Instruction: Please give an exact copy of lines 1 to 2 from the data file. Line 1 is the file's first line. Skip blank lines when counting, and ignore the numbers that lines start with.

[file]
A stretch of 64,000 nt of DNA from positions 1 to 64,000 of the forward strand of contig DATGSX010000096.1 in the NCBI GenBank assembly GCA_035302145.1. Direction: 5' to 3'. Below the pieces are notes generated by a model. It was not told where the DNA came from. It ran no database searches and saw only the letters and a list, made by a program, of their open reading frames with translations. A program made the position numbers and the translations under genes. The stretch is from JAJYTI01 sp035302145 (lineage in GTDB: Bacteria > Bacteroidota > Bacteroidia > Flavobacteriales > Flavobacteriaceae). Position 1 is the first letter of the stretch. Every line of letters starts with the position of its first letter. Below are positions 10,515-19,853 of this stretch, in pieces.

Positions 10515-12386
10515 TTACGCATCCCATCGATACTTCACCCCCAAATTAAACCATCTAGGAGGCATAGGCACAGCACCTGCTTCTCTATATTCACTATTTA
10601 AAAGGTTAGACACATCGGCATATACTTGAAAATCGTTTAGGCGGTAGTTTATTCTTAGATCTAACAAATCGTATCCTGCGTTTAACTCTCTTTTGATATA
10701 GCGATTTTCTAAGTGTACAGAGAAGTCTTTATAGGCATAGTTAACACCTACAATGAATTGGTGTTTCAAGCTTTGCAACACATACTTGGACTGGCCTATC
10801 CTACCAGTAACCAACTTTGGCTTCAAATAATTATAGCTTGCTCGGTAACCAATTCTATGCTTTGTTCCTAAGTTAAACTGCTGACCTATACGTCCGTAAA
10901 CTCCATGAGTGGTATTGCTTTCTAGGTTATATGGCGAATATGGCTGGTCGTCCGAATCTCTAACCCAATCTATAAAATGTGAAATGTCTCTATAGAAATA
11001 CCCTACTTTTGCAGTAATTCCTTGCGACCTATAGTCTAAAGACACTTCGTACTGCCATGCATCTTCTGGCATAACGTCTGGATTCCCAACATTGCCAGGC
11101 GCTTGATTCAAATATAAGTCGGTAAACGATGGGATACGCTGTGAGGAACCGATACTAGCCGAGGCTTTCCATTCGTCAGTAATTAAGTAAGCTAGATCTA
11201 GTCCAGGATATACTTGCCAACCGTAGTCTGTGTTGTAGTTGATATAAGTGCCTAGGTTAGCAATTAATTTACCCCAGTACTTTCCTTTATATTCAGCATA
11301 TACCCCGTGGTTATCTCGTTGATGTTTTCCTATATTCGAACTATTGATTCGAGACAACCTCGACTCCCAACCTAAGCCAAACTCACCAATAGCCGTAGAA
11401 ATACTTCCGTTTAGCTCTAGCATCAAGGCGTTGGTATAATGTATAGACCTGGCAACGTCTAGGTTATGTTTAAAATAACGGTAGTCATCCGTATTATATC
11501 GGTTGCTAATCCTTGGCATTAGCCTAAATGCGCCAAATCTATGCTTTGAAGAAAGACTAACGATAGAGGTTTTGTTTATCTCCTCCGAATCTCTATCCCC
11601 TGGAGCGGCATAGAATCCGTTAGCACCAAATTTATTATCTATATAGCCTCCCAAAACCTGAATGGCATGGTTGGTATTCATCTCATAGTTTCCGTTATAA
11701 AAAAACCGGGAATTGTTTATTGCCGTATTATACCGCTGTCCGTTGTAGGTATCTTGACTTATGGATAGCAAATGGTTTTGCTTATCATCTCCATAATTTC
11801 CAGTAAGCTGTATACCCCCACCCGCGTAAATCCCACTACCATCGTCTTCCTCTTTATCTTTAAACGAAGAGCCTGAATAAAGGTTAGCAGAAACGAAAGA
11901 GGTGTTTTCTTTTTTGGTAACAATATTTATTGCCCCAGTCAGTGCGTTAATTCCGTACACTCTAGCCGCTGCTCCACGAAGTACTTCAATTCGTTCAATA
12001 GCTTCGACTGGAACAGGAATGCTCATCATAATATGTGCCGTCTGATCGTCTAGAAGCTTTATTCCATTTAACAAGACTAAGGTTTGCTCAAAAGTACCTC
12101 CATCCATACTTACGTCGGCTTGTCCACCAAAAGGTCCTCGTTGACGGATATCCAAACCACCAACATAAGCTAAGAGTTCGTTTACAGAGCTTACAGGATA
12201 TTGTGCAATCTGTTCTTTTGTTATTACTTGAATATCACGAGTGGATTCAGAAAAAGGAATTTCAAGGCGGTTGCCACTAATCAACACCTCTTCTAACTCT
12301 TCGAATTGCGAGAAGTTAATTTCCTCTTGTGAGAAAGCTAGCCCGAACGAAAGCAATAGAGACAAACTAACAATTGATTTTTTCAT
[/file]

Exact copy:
A stretch of 64,000 nt of DNA from positions 1 to 64,000 of the forward strand of contig DATGSX010000096.1 in the NCBI GenBank assembly GCA_035302145.1. Direction: 5' to 3'. Below the pieces are notes generated by a model. It was not told where the DNA came from. It ran no database searches and saw only the letters and a list, made by a program, of their open reading frames with translations. A program made the position numbers and the translations under genes. The stretch is from JAJYTI01 sp035302145 (lineage in GTDB: Bacteria > Bacteroidota > Bacteroidia > Flavobacteriales > Flavobacteriaceae). Position 1 is the first letter of the stretch. Every line of letters starts with the position of its first letter. Below are positions 10,515-19,853 of this stretch, in pieces.

Positions 10515-12386